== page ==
As I sat before my computer screen reviewing Ms. Washington’s sign-out note–the summary of a patient’s clinical course shared between two doctors when one begins caring for the other’s patients–I felt compelled, but overwhelmed. 68 year old female. Living with HIV. Survivor of non-Hodkgin’s lymphoma. Survivor of ovarian cancer, but radiation therapy left her with urinary tract strictures that caused persistent, complicated urinary tract infections. She was here now with another UTI, and due for surgery to stent open her constricted ureters. Her medical journey was full of twists and turns, and I was impressed with her strength before even meeting her.
“And what’s this about a new inflamed lymph node in her groin?” I asked her outgoing physician, clicking through screen after screen of her medical record. “It’s probably just reactive,” my colleague noted to me, meaning it was likely just a physical response to her urinary infection that would go away once we treated her with antibiotics. After a few more clicks and confirmations, through her latest labs and imaging results, it was time to meet my patient.
Now, one of my favorite parts of being a physician is the first time meeting a patient after reviewing their sign out note. For all the clinical detail packed into those typed-up summaries, there are inevitably a treasure trove of characteristics that are deemed irrelevant to medical documentation, and are thus only discovered, delightfully, at the patient’s bedside. Ms. Washington did not disappoint.
I found her lying in bed, deeply engaged in a crossword puzzle, looking weathered but resilient. Her pale hands, riddled with the small scabs and deep bruising of constant blood draws, gripped the small book. Though the room was buzzing with the moans and mumblings of 3 other patients, each hidden behind a curtain of faded fabric, their nurses beginning to give out morning medications, Ms. Washington’s focus was uninterrupted. Her face looked tired, with ringed shadows beneath deep brown eyes, but also looked as though she had been through this hospital routine a million times over, and, while objectively ill in the moment, was aware that this was, indeed, just a moment.
I had budgeted more time than usual on this morning for my rounds, given that it was my first time meeting my new patients, my first chance to get to know them beyond their medical record documentation. And so, after reviewing the details of her health dilemma, and after a physical exam that was very concerning for an enormously large and painful lymph node, I pulled up a chair to her bedside, and transitioned our conversation in another direction.
“Who is important to you in your life?” I began. It a question I always try to get at one way or another upon meeting a patient, because social support determines so much of a patient’s recovery process. She hesitated, at first. “Well… I love my dog, Dexter,” she joked, her voice raspy and rich, detailing a few funny anecdotes about her fluffy pal and his loyal tendencies. It’s about this time when a doctor might look at their watch and feel pressured to move on to the next patient. I saw hospital staff beginning to bring in breakfast trays, and I felt a nudge of temptation to hurry along the conversation. But I had the time. I sat, and waited.
“And of course there’s my partner, Rita,” she finally offered up, pushing her plastic tray aside as though to not lose focus on her next statements. “I wouldn’t have gotten through this all without her.” Over the next few minutes I had the privilege of hearing their long and touching love story; they had met as nurses in this very hospital, decades ago, and though they remained committed through difficulties like her HIV and cancer diagnoses, they were only able to be officially married in 2011, once marriage equality was established legally in New York. She told me, with sadness in her voice, about other friends who had also received an HIV diagnosis, but had committed suicide during a time when medication was unavailable or inaccessible; she took credit for her own person resilience in surviving these moments, but also gave thanks to Rita for fostering her through her darkest times. “I really wouldn’t have gotten through it all without her,” she emphasized, again.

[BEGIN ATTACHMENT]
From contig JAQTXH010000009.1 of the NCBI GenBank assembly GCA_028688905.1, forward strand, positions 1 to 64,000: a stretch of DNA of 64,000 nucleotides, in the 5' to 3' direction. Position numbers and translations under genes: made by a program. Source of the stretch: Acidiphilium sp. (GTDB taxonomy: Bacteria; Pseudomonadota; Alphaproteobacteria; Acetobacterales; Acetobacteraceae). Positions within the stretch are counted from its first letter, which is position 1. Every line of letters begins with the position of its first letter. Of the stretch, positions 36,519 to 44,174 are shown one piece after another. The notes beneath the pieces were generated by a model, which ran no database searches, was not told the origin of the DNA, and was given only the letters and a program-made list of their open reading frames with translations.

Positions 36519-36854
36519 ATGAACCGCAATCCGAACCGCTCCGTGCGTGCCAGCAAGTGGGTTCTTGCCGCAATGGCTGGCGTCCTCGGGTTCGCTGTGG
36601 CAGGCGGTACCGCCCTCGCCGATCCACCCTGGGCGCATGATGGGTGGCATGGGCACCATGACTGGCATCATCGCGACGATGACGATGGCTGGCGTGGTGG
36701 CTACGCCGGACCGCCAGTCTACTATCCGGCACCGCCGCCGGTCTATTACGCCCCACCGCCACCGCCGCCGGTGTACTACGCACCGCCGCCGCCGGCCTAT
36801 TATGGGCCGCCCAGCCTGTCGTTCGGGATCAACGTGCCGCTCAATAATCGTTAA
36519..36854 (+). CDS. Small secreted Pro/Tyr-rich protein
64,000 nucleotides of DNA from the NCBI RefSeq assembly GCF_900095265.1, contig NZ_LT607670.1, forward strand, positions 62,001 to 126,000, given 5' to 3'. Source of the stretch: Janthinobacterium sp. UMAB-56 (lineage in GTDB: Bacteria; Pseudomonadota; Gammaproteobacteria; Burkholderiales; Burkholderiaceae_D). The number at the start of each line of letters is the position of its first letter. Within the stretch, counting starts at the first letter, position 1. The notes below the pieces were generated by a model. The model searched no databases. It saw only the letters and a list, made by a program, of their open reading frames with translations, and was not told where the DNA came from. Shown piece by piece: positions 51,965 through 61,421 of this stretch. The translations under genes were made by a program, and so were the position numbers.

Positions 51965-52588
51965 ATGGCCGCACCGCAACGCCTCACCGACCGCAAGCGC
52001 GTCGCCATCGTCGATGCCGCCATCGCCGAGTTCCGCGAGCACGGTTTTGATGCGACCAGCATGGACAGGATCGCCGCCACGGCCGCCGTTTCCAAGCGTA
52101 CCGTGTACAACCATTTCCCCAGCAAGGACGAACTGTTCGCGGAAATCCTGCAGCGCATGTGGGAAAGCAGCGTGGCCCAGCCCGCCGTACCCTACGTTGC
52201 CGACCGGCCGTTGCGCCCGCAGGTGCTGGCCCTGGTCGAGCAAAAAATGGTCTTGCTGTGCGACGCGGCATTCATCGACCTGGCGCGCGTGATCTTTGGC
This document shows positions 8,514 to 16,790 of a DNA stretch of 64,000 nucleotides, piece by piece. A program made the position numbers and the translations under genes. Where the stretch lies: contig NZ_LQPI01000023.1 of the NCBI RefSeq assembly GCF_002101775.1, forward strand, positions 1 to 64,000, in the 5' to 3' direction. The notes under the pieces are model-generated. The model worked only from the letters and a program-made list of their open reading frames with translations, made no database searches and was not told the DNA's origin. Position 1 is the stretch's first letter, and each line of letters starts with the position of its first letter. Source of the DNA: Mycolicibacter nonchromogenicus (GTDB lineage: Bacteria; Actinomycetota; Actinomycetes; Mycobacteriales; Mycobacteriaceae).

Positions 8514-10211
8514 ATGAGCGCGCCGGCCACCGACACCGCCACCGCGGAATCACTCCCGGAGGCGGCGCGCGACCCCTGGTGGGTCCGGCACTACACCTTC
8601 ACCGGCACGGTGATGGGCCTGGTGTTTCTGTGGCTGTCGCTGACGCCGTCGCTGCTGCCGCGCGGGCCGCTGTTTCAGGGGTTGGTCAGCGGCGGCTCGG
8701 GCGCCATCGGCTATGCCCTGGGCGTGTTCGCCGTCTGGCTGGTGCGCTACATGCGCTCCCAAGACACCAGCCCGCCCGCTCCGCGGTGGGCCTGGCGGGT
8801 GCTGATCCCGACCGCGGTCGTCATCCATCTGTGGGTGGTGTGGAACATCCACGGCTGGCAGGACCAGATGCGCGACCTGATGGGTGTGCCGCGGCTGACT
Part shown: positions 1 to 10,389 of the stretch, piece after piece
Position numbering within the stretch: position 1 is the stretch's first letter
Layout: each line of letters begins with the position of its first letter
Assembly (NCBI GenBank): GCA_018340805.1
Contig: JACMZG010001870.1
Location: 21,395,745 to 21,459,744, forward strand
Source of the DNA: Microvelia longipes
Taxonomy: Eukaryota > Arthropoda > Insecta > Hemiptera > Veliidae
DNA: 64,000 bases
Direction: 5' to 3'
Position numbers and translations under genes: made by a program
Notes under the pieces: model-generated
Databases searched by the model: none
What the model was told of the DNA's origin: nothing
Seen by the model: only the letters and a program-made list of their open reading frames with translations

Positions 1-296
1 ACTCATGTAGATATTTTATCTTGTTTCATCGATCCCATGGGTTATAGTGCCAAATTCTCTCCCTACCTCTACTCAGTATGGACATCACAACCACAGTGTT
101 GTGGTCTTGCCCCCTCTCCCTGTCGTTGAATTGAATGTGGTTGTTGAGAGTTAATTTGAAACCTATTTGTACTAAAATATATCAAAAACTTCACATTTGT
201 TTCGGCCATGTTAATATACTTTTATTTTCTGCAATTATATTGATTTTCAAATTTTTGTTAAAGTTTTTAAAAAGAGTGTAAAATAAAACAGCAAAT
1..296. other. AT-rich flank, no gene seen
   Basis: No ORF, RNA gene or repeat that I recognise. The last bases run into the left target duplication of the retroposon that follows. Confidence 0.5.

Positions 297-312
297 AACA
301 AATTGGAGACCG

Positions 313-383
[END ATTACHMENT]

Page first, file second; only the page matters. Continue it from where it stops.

We shared another few minutes together going over her goals of care: she was ready to fight anything that came her way this hospitalization, she had an unshakeable sense of self and considered herself a survivor with many years of life ahead. With a warm smile she me to push her breakfast tray closer–“Not that this is any five star meal”, she joked–and as she began digging into her hospital hash browns, I waved and headed out into the hallway.
Over the next few days, I had the chance to meet Rita at Ms. Washington’s bedside every evening when she visited after work. They would deliberate over cross-word puzzles together, flip through mindless reality TV episodes, or just sit and talk, all the while drowning out the beeps of heart monitors and chattering of other patients around them. Rita was sturdy and tall, yet unassuming; she never interrupted into conversations, instead sitting and listening while Ms. Washington spoke urgently and at length with her doctors and nurses, as if an invisible timer was running out of time to share all she wanted to share. In contrast, Rita’s presence was quiet, though powerful in the way she could create a separate world for Ms. Washington, as if they weren’t sitting in a busy public hospital but were relaxing on the couch at home.
Her peaceful presence was crucial when, over these same few days, Ms. Washington’s lymph node biopsy results came back, not as a “reactive” lymph node responding to the infection, but as a new cancer manifesting itself in her lymph nodes–bladder cancer–making this her third separate cancer diagnosis.
Sharing this bad news with Ms. Washington was a difficult conversation, though it was made far less painful having Rita by her side to cushion the blow. Ms. Washington sighed, and looked first to Rita, who offered her a hand squeeze and a “we-can-do-this” look of confidence in return. She then turned to me, in silence.